Two editions of The Faerie Queene were printed in Spenser’s lifetime, one in 1590 and the other in 1596. Both editions are what are known as quartos. This is a description of the physical size of a book. Books were printed on large sheets of paper about the size of a modern broadsheet newspaper. These were then folded and bound together to turn them into books. When a book was printed in quarto, each of these large sheets of paper was folded twice - into quarters - to produce four leaves (a leaf has two sides, each of which is one page).
A quarto is about the size of a modern paperback. In the 1590s, that would have made The Faerie Queene seem like a relatively small and cheap book. On the other hand, it was normal for important and expensive books to be printed in a larger format called a folio (like the famous ‘First Folio’ of Shakespeare’s plays) where each sheet of paper was only folded once. Soon after Spenser died, collected editions of all his poetry began to appear in this folio format. These would have been significantly more expensive than the first quarto editions.
The size and format of a book are important. In modern bookshops, we can see how different sorts of books, intended for different sorts of readers, will look and feel different. If the early quarto editions of The Faerie Queene were like modern paperbacks, and later editions were like expensive hardbacks, what might that have meant for the way people thought about Spenser’s poetry, both in his lifetime and after his death?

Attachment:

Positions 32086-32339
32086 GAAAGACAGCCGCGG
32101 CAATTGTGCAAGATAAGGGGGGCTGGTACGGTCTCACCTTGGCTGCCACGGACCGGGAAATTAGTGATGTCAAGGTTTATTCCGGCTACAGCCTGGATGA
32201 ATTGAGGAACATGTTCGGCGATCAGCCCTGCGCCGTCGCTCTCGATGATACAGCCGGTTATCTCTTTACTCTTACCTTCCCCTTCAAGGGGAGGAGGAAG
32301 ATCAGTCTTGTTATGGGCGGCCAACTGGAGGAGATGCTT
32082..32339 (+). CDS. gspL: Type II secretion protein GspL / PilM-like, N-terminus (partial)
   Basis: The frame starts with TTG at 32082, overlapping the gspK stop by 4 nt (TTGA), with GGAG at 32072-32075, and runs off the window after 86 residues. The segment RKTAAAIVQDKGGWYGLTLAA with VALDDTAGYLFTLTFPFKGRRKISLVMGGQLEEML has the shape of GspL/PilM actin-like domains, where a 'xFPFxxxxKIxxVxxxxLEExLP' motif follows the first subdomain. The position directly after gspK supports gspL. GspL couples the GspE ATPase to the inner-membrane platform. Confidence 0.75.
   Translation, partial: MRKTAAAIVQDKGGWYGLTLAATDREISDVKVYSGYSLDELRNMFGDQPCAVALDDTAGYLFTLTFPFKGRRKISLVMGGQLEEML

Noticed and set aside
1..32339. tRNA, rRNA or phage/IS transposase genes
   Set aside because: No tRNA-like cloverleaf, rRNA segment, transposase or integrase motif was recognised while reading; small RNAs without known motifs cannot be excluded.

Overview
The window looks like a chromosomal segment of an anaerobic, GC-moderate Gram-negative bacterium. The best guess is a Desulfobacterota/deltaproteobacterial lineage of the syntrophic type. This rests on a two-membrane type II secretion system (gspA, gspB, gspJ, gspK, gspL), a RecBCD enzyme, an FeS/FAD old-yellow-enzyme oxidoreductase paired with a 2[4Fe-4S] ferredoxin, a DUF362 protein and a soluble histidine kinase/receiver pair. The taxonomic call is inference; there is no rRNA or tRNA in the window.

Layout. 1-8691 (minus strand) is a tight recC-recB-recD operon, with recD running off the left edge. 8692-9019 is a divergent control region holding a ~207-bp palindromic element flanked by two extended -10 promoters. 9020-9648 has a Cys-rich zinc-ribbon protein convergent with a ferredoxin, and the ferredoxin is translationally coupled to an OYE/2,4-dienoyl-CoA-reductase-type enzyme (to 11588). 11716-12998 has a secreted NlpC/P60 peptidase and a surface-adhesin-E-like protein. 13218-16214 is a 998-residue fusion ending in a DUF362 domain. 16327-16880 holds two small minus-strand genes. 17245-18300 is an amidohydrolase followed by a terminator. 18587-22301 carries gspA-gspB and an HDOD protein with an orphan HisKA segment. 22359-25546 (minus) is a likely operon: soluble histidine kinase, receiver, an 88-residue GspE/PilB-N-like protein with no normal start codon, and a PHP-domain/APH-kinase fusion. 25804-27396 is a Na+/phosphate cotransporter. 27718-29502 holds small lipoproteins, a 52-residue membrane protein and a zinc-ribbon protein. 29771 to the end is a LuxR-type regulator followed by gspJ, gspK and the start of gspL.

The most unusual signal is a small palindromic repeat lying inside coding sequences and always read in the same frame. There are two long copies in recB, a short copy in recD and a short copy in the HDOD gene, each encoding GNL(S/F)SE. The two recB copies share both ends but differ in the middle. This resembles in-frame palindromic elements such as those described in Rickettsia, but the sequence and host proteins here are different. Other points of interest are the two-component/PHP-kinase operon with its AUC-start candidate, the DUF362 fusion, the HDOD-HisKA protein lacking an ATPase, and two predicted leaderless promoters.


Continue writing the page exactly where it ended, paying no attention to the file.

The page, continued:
Beginning to print Spenser’s poetry in folios was an important statement about his importance as a poet. It reflected publishers’ beliefs that there were now plenty of customers willing to pay for more expensive editions of his works.
More about The Faerie Queene
The lost key: Hear how Spenser removed the preface which explained what The Faerie Queene means.
Visit Poet's Corner: Go on an adventure to Westminster Abbey and take pleasure in a painting.
The Secret Life of Books: Find out more about the other books in the series.